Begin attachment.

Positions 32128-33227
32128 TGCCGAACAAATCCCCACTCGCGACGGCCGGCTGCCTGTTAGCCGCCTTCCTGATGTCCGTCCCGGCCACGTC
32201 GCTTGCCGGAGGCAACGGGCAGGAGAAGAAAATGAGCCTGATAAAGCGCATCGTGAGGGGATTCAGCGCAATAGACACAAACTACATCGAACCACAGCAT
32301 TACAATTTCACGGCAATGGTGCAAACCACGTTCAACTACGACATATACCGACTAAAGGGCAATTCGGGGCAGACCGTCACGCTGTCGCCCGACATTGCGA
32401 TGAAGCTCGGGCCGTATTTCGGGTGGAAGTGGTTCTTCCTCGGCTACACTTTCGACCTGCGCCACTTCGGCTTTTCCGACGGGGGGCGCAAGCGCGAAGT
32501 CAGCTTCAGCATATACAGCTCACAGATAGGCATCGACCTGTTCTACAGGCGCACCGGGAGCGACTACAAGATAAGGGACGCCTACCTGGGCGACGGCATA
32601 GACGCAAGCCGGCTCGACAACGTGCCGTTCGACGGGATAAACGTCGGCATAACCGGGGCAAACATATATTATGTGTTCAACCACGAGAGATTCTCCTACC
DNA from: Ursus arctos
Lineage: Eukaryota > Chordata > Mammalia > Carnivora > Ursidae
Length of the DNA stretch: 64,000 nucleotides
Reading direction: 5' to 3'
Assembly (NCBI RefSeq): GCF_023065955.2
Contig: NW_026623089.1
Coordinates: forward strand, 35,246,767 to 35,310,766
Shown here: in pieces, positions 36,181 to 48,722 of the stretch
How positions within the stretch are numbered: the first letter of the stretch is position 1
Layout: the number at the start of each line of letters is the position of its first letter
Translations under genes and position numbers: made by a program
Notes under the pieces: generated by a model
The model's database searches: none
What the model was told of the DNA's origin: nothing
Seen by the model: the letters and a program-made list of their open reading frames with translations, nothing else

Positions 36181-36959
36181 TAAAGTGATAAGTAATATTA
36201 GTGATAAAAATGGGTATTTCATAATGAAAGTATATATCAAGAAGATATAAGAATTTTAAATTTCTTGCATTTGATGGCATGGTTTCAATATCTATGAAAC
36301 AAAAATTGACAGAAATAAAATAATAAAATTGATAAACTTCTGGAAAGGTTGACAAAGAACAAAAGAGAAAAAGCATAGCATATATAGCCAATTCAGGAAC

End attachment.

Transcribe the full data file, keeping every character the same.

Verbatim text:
Positions 32128-33227
32128 TGCCGAACAAATCCCCACTCGCGACGGCCGGCTGCCTGTTAGCCGCCTTCCTGATGTCCGTCCCGGCCACGTC
32201 GCTTGCCGGAGGCAACGGGCAGGAGAAGAAAATGAGCCTGATAAAGCGCATCGTGAGGGGATTCAGCGCAATAGACACAAACTACATCGAACCACAGCAT
32301 TACAATTTCACGGCAATGGTGCAAACCACGTTCAACTACGACATATACCGACTAAAGGGCAATTCGGGGCAGACCGTCACGCTGTCGCCCGACATTGCGA
32401 TGAAGCTCGGGCCGTATTTCGGGTGGAAGTGGTTCTTCCTCGGCTACACTTTCGACCTGCGCCACTTCGGCTTTTCCGACGGGGGGCGCAAGCGCGAAGT
32501 CAGCTTCAGCATATACAGCTCACAGATAGGCATCGACCTGTTCTACAGGCGCACCGGGAGCGACTACAAGATAAGGGACGCCTACCTGGGCGACGGCATA
32601 GACGCAAGCCGGCTCGACAACGTGCCGTTCGACGGGATAAACGTCGGCATAACCGGGGCAAACATATATTATGTGTTCAACCACGAGAGATTCTCCTACC
DNA from: Ursus arctos
Lineage: Eukaryota > Chordata > Mammalia > Carnivora > Ursidae
Length of the DNA stretch: 64,000 nucleotides
Reading direction: 5' to 3'
Assembly (NCBI RefSeq): GCF_023065955.2
Contig: NW_026623089.1
Coordinates: forward strand, 35,246,767 to 35,310,766
Shown here: in pieces, positions 36,181 to 48,722 of the stretch
How positions within the stretch are numbered: the first letter of the stretch is position 1
Layout: the number at the start of each line of letters is the position of its first letter
Translations under genes and position numbers: made by a program
Notes under the pieces: generated by a model
The model's database searches: none
What the model was told of the DNA's origin: nothing
Seen by the model: the letters and a program-made list of their open reading frames with translations, nothing else

Positions 36181-36959
36181 TAAAGTGATAAGTAATATTA
36201 GTGATAAAAATGGGTATTTCATAATGAAAGTATATATCAAGAAGATATAAGAATTTTAAATTTCTTGCATTTGATGGCATGGTTTCAATATCTATGAAAC
36301 AAAAATTGACAGAAATAAAATAATAAAATTGATAAACTTCTGGAAAGGTTGACAAAGAACAAAAGAGAAAAAGCATAGCATATATAGCCAATTCAGGAAC